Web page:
Articles Archive for January 2003

Poems »

January 31st, 2003 | No Comment | Category: Poems

What we want from this time
Is to see beyond the sublime
To more than live, but to feel alive
And never cease to strive
To be more than a metaphor
For all the people who came before
To leave marks and traces
Evident on our peers’ faces
To know upon leaving one day
That we’ve proven there’s another way
To be, to do, and to thrive
To more than live, but to feel alive

Reviews »

January 27th, 2003 | No Comment | Category: Reviews

Ricocheting from such subjects as The Matrix to James Joyce, Prefiguring Cyberculture (MIT Press) is a dazzlingly ambitious compendium. As in any collection of essays, it is a mixed affair, however, given its scope, and despite the occasional lapse into impenetrable jargon, it is an important addition to the burgeoning world of cyber-theory.

Reviews »

January 27th, 2003 | No Comment | Category: Reviews

There is something a little bit scary about reading The Road of Excess -– this meticulous exploration of the influence of narcotics on literature is like a late night literary overdose.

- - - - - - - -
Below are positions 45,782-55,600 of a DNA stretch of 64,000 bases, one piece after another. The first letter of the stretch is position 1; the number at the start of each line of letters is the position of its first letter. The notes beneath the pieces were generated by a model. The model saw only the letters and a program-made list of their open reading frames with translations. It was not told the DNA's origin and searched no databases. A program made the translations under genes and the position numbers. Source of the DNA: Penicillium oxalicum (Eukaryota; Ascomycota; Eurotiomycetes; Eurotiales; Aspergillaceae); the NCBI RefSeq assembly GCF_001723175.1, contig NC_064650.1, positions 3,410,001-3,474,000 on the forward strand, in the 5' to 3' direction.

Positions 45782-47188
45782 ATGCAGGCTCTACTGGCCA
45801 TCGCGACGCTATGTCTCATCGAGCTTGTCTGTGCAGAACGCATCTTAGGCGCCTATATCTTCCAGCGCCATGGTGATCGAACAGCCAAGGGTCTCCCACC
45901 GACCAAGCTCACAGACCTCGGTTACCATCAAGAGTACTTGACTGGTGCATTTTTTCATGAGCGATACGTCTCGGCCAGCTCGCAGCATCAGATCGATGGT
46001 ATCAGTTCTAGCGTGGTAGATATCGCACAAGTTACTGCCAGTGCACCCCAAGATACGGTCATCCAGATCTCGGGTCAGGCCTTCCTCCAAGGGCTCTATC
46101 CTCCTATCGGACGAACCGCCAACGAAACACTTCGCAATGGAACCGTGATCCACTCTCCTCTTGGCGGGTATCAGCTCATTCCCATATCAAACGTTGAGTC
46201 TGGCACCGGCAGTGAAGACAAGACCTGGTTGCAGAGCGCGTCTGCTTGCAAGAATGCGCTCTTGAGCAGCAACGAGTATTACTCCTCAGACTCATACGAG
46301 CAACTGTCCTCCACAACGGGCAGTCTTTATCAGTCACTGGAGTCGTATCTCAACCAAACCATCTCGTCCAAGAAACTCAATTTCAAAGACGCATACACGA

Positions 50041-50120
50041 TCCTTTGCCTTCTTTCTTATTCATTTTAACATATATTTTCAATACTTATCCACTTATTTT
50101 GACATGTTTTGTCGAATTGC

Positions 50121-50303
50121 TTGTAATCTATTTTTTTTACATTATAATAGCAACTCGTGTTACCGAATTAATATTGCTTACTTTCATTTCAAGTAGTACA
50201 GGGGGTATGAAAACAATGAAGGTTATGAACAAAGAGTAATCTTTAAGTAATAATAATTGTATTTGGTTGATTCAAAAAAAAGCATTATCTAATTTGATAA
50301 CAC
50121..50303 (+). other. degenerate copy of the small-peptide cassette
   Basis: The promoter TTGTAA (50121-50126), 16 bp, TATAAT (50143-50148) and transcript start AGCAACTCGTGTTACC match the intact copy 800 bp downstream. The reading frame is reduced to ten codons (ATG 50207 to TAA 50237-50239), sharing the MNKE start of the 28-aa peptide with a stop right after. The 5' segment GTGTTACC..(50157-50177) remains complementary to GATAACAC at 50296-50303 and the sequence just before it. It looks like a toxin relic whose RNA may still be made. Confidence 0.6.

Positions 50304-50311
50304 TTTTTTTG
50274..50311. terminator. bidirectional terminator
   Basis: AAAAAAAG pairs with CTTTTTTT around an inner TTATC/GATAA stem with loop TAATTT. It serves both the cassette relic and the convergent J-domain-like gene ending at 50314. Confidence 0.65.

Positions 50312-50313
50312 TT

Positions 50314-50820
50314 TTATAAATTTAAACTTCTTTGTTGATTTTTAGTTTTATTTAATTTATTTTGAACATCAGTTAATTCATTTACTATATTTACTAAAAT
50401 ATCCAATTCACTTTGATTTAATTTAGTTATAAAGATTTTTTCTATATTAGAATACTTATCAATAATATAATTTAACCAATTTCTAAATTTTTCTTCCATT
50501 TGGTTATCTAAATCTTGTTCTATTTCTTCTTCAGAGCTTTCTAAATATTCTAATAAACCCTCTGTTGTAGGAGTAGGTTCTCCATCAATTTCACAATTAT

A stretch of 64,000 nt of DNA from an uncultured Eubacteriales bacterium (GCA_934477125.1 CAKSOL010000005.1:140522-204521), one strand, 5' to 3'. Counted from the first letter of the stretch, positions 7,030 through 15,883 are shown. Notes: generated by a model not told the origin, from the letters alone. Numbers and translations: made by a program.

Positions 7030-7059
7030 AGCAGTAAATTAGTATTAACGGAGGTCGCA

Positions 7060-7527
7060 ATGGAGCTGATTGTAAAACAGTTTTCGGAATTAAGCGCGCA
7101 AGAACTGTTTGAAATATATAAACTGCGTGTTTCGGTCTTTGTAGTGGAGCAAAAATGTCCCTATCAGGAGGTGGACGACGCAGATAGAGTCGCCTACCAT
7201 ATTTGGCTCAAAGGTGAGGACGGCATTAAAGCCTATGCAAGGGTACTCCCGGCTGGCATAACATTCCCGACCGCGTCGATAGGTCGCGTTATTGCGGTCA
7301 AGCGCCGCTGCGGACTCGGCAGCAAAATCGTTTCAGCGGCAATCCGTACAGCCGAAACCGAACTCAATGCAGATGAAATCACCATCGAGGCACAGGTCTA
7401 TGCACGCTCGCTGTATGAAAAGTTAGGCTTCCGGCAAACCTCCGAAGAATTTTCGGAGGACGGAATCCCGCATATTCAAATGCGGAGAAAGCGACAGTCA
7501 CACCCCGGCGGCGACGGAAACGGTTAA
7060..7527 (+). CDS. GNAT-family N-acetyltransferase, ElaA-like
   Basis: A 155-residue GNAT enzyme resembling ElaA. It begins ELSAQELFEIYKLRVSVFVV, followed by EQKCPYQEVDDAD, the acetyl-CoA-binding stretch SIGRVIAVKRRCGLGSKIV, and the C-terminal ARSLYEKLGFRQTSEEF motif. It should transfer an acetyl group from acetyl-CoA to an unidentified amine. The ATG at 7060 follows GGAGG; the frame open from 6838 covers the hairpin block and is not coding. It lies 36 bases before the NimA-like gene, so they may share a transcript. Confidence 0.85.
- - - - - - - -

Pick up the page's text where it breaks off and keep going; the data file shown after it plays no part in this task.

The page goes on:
The author, Marcus Boon, is Assistant Professor of English at York University in Toronto, and his academic background shines through without bogging down this intriguing subject.

Reviews »

January 27th, 2003 | No Comment | Category: Reviews

Have you ever been to a party where every conversation was of interest? Didn’t think so, but as host, Geert Lovink, the founder of Nettime, might just pull it off.
Lovink’s latest book, Uncanny Networks (MIT Press), is a roller-coaster ride of discussion that ranges from art to politics, techno-tribes to dot.com IPOs, radical politics to futuristic fantasy.

Reviews »

January 15th, 2003 | No Comment | Category: Reviews

In short, that contradictions must be accepted. — David Jones
To unify the thing that is postmodernism might sound futile at the outset, but Lawrence Cahoone’s anthology From Modernism to Postmodernism (Blackwell) sets out to do just that. The very term “postmodernism” is fraught with misconception, misuse, and implies an adherence to fragmentation over unity. Cahoone’s selections combat this by demonstrating postmodernism’s origins, its disparate applications and definitions in different fields, and the ongoing debates about what exactly it all means. From Descartes and Hume to Nietzche and Sartre, and from …